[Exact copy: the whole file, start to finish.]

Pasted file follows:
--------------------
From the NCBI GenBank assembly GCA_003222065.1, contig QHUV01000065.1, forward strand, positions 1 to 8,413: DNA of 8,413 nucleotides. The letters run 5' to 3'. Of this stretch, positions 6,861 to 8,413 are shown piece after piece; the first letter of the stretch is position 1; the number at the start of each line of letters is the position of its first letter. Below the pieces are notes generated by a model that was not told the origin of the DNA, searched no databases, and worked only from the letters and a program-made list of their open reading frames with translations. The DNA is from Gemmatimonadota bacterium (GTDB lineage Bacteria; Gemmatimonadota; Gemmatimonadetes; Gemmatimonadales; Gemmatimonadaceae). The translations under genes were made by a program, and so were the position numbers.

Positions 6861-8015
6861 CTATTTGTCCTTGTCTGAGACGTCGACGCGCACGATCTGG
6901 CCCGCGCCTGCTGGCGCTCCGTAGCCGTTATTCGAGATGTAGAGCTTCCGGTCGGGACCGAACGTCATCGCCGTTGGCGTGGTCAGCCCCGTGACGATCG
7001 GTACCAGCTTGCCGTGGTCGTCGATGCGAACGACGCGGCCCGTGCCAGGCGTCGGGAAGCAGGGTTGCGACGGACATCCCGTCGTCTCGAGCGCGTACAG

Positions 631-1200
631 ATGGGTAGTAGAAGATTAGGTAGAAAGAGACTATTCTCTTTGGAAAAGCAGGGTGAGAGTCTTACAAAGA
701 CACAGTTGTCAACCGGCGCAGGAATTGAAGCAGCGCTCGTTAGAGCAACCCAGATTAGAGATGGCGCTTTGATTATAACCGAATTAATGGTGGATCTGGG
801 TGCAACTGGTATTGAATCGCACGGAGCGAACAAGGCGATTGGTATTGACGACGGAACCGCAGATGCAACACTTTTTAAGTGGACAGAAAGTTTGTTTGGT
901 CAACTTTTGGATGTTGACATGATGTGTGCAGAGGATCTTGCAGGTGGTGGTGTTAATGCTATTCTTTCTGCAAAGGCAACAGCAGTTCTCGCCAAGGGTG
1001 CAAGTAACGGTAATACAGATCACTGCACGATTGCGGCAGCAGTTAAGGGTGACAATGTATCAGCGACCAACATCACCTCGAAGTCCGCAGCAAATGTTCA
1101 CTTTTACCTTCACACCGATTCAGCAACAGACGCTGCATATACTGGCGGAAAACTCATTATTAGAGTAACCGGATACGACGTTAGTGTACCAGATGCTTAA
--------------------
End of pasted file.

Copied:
From the NCBI GenBank assembly GCA_003222065.1, contig QHUV01000065.1, forward strand, positions 1 to 8,413: DNA of 8,413 nucleotides. The letters run 5' to 3'. Of this stretch, positions 6,861 to 8,413 are shown piece after piece; the first letter of the stretch is position 1; the number at the start of each line of letters is the position of its first letter. Below the pieces are notes generated by a model that was not told the origin of the DNA, searched no databases, and worked only from the letters and a program-made list of their open reading frames with translations. The DNA is from Gemmatimonadota bacterium (GTDB lineage Bacteria; Gemmatimonadota; Gemmatimonadetes; Gemmatimonadales; Gemmatimonadaceae). The translations under genes were made by a program, and so were the position numbers.

Positions 6861-8015
6861 CTATTTGTCCTTGTCTGAGACGTCGACGCGCACGATCTGG
6901 CCCGCGCCTGCTGGCGCTCCGTAGCCGTTATTCGAGATGTAGAGCTTCCGGTCGGGACCGAACGTCATCGCCGTTGGCGTGGTCAGCCCCGTGACGATCG
7001 GTACCAGCTTGCCGTGGTCGTCGATGCGAACGACGCGGCCCGTGCCAGGCGTCGGGAAGCAGGGTTGCGACGGACATCCCGTCGTCTCGAGCGCGTACAG

Positions 631-1200
631 ATGGGTAGTAGAAGATTAGGTAGAAAGAGACTATTCTCTTTGGAAAAGCAGGGTGAGAGTCTTACAAAGA
701 CACAGTTGTCAACCGGCGCAGGAATTGAAGCAGCGCTCGTTAGAGCAACCCAGATTAGAGATGGCGCTTTGATTATAACCGAATTAATGGTGGATCTGGG
801 TGCAACTGGTATTGAATCGCACGGAGCGAACAAGGCGATTGGTATTGACGACGGAACCGCAGATGCAACACTTTTTAAGTGGACAGAAAGTTTGTTTGGT
901 CAACTTTTGGATGTTGACATGATGTGTGCAGAGGATCTTGCAGGTGGTGGTGTTAATGCTATTCTTTCTGCAAAGGCAACAGCAGTTCTCGCCAAGGGTG
1001 CAAGTAACGGTAATACAGATCACTGCACGATTGCGGCAGCAGTTAAGGGTGACAATGTATCAGCGACCAACATCACCTCGAAGTCCGCAGCAAATGTTCA
1101 CTTTTACCTTCACACCGATTCAGCAACAGACGCTGCATATACTGGCGGAAAACTCATTATTAGAGTAACCGGATACGACGTTAGTGTACCAGATGCTTAA